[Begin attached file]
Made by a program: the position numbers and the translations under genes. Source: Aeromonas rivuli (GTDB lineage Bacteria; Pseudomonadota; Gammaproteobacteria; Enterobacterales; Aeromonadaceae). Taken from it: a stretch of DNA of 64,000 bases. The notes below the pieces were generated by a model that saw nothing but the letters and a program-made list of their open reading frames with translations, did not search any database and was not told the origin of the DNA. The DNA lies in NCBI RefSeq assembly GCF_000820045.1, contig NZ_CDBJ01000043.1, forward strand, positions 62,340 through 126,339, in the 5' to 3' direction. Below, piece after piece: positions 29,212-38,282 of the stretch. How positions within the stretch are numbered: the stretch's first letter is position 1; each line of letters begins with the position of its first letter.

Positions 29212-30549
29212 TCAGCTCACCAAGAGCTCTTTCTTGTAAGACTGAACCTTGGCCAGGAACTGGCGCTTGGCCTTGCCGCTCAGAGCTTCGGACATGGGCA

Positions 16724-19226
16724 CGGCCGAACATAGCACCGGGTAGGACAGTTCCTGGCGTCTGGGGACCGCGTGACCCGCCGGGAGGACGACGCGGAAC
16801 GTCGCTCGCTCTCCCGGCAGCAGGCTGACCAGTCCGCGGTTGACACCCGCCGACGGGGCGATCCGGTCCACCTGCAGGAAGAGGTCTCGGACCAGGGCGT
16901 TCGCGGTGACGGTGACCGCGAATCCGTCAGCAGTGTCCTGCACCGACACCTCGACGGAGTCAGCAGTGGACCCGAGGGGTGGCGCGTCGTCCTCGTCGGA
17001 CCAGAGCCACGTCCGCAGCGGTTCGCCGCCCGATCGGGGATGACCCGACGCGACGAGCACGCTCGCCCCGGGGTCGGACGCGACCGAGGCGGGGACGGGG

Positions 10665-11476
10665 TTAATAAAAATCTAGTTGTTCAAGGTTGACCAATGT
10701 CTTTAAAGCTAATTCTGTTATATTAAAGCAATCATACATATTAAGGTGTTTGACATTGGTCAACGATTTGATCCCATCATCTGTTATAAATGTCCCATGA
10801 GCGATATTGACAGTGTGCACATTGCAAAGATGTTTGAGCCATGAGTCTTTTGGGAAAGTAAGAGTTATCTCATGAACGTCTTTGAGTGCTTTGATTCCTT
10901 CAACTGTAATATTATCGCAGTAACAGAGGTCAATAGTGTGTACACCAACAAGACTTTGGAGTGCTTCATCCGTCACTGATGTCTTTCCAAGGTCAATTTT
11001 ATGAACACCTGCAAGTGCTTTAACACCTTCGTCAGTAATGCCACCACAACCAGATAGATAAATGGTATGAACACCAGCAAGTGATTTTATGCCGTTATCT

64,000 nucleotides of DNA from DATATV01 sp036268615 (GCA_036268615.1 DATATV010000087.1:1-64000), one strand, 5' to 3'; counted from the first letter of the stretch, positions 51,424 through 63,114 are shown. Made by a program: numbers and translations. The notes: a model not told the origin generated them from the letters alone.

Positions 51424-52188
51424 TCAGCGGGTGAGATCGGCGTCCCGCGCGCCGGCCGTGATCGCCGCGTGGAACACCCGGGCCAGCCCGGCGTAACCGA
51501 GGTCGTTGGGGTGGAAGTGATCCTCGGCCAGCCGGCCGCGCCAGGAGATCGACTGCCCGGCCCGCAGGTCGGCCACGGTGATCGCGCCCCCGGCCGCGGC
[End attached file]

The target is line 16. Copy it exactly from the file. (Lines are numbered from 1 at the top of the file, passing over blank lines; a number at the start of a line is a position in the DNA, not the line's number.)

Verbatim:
Positions 51424-52188